Thursday, April 30, 2015

thursday recipe: Lee Holmes red capsicum and hazelnut pesto & basil pesto

Lee Holmes' blog Supercharged Food is one of the first wholefoodie blogs I started reading when I discovered blogs about four years ago. 

I bought Lee's ebook Supercharged Food for Kids and have been following along ever since.

In recent times Lee has produced a collection of beautiful cookbooks all aimed at those looking for deliciousness to go with their nutrition. And today I have not one but two nutritious, delicious recipes to share with you from Lee's book 'Supercharged Food Eat Clean, Green and Vegetarian'.

Before we get to the recipes, let's talk about the book. Well, as you can see it is beautiful to look and Lee is the picture of health so we're off to a good start! Between the covers you'll find an introduction that is supercharged in itself, it is jam packed with nutrition information, cooking tips, seasonal veg guides, great tips for getting more veggies into your diet, shopping list and meal planner.

The 120+ recipes are divided into chapters: Drink Your Vegetables, Breakfast, Salads & Soups, Main Meals, Desserts, Sides Dips Snacks & Nibbles, and Dollops Dressings and Sauces.

Chai chia breakfast pudding sounds like a great way to me to start the day. Moving on to lunch I'll have the eggplant, pomegranate and minted quinoa salad please. Throughout the recipe sections there are 'supercharged tips' and 'health benefits' explained, so if you are new to wholefoods and don't know your chia from your quinoa don't worry!

Fudgy black bean biscuits have me intrigued and worried at the same time, black beans in a biscuit? How is that texture going to work out? Tell me if you've given them a go.

For anyone transitioning to a wheat free, dairy free, gluten free, sugar free or vegan diet or who is already eating this way and wants inspiration this is the book for you.

Thanks to Lee and her publisher Murdoch Books for sharing not one but two recipes from this book, red capsicum and hazelnut pesto, and everyone's favorite basil pesto minus the pine nuts and parmesan cheese. Whip them up for an after school snack with veggie sticks or crackers, as a great healthy spread on toast, to have with grilled or roasted meats, on pasta if you're still loving pasta...there are lots of ways to enjoy these yummy, good for you, pestos.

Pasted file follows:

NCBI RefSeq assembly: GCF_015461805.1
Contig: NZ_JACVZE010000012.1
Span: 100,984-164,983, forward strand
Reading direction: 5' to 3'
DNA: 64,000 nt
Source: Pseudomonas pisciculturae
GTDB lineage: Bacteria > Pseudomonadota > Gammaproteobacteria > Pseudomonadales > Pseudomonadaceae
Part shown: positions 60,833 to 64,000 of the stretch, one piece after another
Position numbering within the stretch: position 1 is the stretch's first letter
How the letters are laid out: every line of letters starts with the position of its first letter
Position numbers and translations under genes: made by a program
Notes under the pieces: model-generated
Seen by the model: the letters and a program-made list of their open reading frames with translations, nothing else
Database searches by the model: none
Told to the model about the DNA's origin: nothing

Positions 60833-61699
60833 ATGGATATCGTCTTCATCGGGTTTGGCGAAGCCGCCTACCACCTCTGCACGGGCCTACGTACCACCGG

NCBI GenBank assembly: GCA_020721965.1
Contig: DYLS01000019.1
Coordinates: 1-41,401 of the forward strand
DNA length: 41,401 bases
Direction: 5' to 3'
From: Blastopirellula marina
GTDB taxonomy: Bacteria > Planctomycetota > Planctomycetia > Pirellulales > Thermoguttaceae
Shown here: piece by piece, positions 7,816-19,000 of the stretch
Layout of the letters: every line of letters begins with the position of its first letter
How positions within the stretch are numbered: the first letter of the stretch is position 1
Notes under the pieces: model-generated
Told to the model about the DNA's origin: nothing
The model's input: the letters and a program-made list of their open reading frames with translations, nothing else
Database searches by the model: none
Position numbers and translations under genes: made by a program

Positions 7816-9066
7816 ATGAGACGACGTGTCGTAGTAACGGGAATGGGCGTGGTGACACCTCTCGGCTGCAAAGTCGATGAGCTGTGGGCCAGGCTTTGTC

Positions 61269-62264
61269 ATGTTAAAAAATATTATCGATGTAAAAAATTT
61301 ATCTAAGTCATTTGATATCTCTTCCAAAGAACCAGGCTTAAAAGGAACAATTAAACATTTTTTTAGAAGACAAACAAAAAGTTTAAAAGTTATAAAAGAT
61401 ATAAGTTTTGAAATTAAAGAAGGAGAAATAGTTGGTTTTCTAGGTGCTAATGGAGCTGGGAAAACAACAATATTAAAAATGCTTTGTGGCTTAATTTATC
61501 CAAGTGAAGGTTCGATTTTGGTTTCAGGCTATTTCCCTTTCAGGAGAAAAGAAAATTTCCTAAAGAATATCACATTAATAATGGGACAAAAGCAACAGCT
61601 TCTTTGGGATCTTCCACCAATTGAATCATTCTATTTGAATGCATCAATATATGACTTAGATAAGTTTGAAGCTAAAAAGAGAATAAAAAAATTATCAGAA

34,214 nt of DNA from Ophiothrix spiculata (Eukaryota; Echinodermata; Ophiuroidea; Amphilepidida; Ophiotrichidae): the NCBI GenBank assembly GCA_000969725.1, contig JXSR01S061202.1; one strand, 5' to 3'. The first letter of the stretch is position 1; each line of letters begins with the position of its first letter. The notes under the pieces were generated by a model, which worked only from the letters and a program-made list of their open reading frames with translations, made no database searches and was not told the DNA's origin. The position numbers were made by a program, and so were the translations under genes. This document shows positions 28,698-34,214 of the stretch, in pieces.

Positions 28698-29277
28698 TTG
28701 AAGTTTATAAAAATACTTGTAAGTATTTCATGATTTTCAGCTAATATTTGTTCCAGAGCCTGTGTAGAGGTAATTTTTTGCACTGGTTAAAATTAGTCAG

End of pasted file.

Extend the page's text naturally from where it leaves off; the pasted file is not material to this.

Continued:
Let me know your favorite.

Published by Murdoch Books $34.99

Red Capsicum and Hazelnut Pesto
WF  DF  GF  SF  VEG  VG          Makes 2 cups
Homemade pesto is so easy to whip up yourself, that you’ll soon be waving goodbye to the citric acid, preservatives, additives and the high-sodium hit that can accompany a large proportion of supermarket varieties.

11/2 red capsicums (peppers), seeds and membrane removed, chopped
3 garlic cloves, peeled and minced
2/3 cup basil leaves
1 tablespoon freshly grated ginger
2 tablespoons wheat-free tamari
1 tablespoon nutritional yeast flakes
juice and zest of 1 lemon
1 tablespoon apple cider vinegar
135 g (43/4 oz/1 cup) lightly toasted hazelnuts
2 tablespoons cold-pressed extra virgin
olive oil
pinch of Celtic sea salt and freshly ground pepper

Place all the ingredients in a food processor and whizz until it reaches the desired consistency. This pesto will keep in a sealed jar in the fridge for up to 4 days.

Supercharged Tip
For a delicious variation, try substituting the hazelnuts with blanched almonds, or sunflower seeds and pepitas (pumpkin seeds).

Basil Pesto
WF  DF  GF  SF  VEG  VG          Makes 1 cup
My man loves this recipe — he calls it pesto with a twist. Basil is packed with iron and magnesium, which improves circulation, and the essential oil eugenol provides anti-inflammatory effects similar to that of aspirin, making it as good for you as it is delicious.

160 g (53/4 oz/1 cup) blanched almonds
2 garlic cloves, peeled
2 large handfuls of basil leaves
80 ml (21/2 fl oz/1/3 cup) cold-pressed extra virgin olive oil
1 tablespoon freshly squeezed lemon juice
2 tablespoons nutritional yeast flakes
small pinch of Celtic sea salt

Place the almonds in a food processor and whizz until fine. Add the garlic and pulse, then add the basil and whizz again. With the motor running, slowly drizzle in the olive oil until you have the desired consistency, then add the lemon juice, yeast flakes and salt.

This pesto will keep in a sealed container in the fridge for up to 1 week and can be refreshed with an extra splash of extra virgin olive oil.

Thursday, April 16, 2015

thursday recipe: Leilani Wolfenden's cianfotta

(photos by Peter McConchie)

Today I have a beautiful recipe for you from the humble and talented chef Leilani Wolfenden who heads up the kitchen at my favorite local bistro here in Sorrento, Cakes & Ale.

At the end of 2013 the Cakes & Ale team set about transforming the neighborhood Chinese restaurant on Sorrento's main street into an understated but inviting space to house their bistro.

The nosey journalist in me was immediately intrigued. What was this new place all about?